In the simplest sense of the word, value is what your customers are willing to pay for. Learning how to identify a value stream is critical to make your organization more responsive to customer needs and preferences by identifying what has been done (or is being done) to create value. This can also serve as guidance for developing future solutions in the form of products, services, or systems.
Examples of value streams
When talking about value streams, there are two general examples: operational value streams and development value streams. Each of these examples serves a specific purpose, so make sure you learn which one will benefit your organization the most.
An operational value stream refers to the series of steps used in order to create products or deliver services to customers. These processes can be internal or external. Some examples of operational value streams include the marketing of products and services, the selling and processing of orders, and providing support for products/services. Simply put, this is how the business makes money.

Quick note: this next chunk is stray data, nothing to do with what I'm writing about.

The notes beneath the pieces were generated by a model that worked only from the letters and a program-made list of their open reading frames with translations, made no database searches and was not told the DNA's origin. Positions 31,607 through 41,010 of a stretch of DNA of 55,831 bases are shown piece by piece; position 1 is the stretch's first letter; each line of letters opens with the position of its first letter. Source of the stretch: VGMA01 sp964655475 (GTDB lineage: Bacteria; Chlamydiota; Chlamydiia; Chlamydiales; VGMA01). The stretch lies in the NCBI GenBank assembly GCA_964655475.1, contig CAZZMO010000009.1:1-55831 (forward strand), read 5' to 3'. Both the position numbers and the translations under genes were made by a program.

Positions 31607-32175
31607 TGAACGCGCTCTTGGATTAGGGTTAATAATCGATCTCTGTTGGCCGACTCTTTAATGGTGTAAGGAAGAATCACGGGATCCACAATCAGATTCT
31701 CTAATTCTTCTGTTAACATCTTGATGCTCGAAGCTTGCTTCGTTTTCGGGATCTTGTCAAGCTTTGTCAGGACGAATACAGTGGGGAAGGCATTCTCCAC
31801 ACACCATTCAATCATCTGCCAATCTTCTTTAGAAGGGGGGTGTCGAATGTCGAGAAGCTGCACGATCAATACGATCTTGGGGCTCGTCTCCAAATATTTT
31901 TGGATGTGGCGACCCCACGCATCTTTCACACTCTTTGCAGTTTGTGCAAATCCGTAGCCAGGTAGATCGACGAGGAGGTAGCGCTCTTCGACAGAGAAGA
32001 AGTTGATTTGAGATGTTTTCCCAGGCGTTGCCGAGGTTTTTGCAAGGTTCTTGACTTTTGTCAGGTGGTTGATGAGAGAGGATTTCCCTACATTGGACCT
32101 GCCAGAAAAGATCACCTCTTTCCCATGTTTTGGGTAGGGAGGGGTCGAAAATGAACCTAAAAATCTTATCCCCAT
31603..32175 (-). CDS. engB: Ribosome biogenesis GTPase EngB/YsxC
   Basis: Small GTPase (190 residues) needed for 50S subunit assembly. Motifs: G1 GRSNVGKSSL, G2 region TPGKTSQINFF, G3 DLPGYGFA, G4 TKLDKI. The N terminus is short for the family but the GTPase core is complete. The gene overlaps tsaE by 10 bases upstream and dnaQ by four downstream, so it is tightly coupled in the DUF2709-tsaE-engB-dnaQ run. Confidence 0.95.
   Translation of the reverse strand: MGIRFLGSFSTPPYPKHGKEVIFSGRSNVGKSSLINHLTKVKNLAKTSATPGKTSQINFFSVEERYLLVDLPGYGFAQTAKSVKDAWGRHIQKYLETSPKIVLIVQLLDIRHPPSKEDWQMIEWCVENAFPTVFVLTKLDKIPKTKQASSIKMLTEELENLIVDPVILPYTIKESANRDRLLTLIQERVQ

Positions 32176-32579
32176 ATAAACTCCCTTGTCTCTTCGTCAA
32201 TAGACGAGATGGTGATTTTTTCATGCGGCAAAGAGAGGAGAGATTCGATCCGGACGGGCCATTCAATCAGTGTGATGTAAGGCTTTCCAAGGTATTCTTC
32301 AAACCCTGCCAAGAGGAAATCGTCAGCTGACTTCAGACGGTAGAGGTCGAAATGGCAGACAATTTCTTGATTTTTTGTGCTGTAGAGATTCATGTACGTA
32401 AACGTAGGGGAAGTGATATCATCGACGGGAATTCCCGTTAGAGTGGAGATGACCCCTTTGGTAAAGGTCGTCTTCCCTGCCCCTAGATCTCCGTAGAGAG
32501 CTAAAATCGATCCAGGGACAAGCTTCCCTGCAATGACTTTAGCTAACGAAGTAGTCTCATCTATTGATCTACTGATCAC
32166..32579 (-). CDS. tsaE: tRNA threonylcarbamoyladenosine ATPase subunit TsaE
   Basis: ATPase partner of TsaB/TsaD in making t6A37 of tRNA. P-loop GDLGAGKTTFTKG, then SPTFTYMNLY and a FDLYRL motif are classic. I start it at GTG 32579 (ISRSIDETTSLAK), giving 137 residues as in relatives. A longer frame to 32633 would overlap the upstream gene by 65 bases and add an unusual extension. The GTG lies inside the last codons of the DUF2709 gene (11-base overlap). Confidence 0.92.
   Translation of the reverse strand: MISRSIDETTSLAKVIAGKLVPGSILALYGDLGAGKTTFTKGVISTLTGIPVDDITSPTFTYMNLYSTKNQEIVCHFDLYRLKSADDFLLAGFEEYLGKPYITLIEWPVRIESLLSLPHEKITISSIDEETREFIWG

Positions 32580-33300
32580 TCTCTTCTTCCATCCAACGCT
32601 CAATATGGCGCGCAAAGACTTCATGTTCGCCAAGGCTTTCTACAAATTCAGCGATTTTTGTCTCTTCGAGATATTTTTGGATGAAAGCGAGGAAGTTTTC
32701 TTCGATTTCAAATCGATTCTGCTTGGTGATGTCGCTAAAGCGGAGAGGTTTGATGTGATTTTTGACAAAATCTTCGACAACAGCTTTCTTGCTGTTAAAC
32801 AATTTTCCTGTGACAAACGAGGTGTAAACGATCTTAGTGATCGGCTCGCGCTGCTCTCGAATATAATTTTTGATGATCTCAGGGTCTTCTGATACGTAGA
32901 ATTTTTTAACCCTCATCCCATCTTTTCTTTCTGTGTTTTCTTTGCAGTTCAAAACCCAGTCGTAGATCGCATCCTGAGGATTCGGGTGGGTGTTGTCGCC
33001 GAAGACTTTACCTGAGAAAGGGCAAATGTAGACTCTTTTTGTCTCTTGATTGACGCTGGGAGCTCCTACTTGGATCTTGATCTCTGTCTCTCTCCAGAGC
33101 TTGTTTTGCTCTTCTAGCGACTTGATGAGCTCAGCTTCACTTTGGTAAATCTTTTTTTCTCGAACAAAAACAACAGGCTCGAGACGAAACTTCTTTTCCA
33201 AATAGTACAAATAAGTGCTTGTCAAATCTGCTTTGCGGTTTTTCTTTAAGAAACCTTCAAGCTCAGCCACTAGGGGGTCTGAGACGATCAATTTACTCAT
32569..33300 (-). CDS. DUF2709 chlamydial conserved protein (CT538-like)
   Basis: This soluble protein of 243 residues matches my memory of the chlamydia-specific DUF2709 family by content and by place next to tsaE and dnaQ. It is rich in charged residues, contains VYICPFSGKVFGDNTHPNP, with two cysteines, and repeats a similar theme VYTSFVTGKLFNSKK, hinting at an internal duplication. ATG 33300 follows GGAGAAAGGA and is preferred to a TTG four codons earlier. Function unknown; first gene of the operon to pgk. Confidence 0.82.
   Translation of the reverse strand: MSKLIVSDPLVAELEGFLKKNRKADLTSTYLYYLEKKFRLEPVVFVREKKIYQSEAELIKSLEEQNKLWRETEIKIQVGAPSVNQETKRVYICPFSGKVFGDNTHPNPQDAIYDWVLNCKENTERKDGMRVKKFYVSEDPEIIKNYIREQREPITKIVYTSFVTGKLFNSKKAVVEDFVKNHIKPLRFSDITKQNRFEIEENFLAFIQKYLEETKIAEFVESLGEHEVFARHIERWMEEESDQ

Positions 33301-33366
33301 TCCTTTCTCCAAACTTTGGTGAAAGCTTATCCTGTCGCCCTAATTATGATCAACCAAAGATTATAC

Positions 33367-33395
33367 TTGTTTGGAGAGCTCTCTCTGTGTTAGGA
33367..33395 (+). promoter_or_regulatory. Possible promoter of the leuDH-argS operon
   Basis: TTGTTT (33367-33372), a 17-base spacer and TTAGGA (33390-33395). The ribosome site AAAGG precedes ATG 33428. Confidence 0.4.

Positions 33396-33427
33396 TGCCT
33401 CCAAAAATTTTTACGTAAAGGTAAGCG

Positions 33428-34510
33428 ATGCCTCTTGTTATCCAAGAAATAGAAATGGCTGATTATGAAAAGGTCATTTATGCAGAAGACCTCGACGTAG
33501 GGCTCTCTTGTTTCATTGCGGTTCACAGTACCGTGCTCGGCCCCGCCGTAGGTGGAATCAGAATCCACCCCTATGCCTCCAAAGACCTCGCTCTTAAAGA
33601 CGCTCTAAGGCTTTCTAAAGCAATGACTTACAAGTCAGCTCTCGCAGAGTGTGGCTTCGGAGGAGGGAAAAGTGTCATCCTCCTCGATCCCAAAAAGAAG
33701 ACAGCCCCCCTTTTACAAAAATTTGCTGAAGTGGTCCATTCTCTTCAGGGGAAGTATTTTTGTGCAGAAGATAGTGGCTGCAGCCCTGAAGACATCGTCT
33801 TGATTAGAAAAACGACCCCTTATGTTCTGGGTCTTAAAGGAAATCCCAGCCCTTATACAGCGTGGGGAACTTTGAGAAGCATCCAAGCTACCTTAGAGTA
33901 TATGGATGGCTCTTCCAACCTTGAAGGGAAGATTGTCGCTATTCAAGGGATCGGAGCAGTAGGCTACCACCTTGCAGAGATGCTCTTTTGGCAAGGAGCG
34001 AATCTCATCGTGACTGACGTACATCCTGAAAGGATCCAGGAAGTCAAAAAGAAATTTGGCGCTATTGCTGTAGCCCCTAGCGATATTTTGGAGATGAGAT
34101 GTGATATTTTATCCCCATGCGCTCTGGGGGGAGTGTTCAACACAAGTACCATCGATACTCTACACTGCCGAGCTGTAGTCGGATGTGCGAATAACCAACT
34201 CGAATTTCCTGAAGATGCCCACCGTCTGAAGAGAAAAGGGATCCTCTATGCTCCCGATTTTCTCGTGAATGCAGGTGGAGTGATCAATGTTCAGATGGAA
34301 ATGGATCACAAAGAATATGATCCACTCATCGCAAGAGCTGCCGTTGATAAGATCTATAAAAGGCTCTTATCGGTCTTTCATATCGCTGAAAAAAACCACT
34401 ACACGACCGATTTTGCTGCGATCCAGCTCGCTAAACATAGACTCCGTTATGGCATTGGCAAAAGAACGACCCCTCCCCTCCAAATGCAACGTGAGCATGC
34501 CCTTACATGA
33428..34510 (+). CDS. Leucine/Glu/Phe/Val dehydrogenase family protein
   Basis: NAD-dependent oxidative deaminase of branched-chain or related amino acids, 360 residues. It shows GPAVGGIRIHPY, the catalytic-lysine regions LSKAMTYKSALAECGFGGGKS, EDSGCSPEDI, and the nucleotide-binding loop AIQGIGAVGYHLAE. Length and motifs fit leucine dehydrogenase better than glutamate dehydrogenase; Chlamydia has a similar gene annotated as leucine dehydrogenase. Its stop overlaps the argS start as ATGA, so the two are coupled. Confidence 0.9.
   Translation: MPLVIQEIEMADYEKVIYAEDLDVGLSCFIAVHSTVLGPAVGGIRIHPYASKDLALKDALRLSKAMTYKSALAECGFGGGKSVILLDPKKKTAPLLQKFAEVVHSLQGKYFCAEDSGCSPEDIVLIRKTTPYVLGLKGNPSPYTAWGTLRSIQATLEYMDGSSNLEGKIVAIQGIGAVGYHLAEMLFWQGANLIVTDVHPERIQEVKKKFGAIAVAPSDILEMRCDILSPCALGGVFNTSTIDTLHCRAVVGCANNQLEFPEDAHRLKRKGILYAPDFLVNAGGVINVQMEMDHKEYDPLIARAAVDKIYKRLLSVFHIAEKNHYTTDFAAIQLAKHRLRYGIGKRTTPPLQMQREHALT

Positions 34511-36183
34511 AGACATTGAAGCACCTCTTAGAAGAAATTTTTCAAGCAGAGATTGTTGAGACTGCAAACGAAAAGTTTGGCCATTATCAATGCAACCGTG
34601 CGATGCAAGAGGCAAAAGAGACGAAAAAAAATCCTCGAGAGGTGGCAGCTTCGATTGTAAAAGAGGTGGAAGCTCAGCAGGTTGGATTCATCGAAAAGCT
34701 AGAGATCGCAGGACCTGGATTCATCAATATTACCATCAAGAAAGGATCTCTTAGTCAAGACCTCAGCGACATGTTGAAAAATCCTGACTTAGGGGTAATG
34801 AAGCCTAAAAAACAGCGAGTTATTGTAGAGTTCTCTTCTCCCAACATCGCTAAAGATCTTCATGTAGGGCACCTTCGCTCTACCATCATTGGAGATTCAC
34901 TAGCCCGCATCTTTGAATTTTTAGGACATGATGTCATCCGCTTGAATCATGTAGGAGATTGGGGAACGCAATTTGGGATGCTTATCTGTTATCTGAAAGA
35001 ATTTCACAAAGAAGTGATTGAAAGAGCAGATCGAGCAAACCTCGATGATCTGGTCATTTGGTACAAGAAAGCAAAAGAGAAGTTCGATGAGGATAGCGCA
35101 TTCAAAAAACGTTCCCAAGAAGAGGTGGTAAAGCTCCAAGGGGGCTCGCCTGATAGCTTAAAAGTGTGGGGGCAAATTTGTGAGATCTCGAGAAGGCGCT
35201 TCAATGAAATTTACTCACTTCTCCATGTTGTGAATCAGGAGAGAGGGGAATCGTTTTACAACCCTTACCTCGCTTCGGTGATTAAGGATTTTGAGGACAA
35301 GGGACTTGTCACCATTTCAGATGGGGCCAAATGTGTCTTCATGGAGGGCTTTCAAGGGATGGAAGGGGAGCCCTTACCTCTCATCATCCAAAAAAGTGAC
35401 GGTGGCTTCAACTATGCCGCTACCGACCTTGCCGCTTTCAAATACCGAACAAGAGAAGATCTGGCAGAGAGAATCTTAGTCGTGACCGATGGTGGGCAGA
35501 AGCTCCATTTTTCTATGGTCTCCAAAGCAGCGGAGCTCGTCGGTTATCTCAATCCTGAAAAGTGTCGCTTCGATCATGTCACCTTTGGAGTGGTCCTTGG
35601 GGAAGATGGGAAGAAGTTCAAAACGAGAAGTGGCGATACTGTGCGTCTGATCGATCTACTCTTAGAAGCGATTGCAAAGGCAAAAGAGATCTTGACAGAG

On the other hand, a development value stream is a series of steps used as a means of devising new products or offerings. The development value stream is essential as it builds the systems that enable the operational value stream to function. Some examples of these systems include software programs, IT solutions, and the manufacturing processes for the products.
While these two types of value streams are different, they are interlinked and must support each other to bring value to customers. Specifically, they should be evaluated separately and as a linked unit in order to maximize resource utilization, reduce wasted resources, and to maintain the value provided to the end users.
Questions to ask when identifying a value stream
One of the best ways to identify a value stream is to ask a series of questions. These questions are designed to help you attain an introspective look into your processes and to see where improvements are necessary.